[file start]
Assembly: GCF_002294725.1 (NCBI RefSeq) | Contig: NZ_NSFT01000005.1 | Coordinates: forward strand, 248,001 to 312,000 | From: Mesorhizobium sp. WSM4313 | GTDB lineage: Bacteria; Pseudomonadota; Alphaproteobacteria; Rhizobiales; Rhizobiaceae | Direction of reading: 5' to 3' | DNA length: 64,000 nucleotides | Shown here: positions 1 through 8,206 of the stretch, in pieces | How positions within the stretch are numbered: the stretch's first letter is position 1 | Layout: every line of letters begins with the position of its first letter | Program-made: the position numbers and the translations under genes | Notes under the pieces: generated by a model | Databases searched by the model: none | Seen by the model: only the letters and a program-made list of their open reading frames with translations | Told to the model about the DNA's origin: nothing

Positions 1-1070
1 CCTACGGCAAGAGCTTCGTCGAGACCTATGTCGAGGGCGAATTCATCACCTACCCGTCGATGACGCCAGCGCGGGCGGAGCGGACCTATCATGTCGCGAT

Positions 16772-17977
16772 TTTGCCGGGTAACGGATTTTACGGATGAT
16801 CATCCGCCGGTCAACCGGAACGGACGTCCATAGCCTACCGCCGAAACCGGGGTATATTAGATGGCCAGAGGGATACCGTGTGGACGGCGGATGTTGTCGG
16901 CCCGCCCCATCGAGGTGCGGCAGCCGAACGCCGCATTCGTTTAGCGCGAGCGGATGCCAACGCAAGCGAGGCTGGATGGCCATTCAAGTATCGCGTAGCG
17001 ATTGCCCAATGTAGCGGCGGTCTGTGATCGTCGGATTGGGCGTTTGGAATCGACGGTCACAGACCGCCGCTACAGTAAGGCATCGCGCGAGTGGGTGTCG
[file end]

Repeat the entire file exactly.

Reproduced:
Assembly: GCF_002294725.1 (NCBI RefSeq) | Contig: NZ_NSFT01000005.1 | Coordinates: forward strand, 248,001 to 312,000 | From: Mesorhizobium sp. WSM4313 | GTDB lineage: Bacteria; Pseudomonadota; Alphaproteobacteria; Rhizobiales; Rhizobiaceae | Direction of reading: 5' to 3' | DNA length: 64,000 nucleotides | Shown here: positions 1 through 8,206 of the stretch, in pieces | How positions within the stretch are numbered: the stretch's first letter is position 1 | Layout: every line of letters begins with the position of its first letter | Program-made: the position numbers and the translations under genes | Notes under the pieces: generated by a model | Databases searched by the model: none | Seen by the model: only the letters and a program-made list of their open reading frames with translations | Told to the model about the DNA's origin: nothing

Positions 1-1070
1 CCTACGGCAAGAGCTTCGTCGAGACCTATGTCGAGGGCGAATTCATCACCTACCCGTCGATGACGCCAGCGCGGGCGGAGCGGACCTATCATGTCGCGAT

Positions 16772-17977
16772 TTTGCCGGGTAACGGATTTTACGGATGAT
16801 CATCCGCCGGTCAACCGGAACGGACGTCCATAGCCTACCGCCGAAACCGGGGTATATTAGATGGCCAGAGGGATACCGTGTGGACGGCGGATGTTGTCGG
16901 CCCGCCCCATCGAGGTGCGGCAGCCGAACGCCGCATTCGTTTAGCGCGAGCGGATGCCAACGCAAGCGAGGCTGGATGGCCATTCAAGTATCGCGTAGCG
17001 ATTGCCCAATGTAGCGGCGGTCTGTGATCGTCGGATTGGGCGTTTGGAATCGACGGTCACAGACCGCCGCTACAGTAAGGCATCGCGCGAGTGGGTGTCG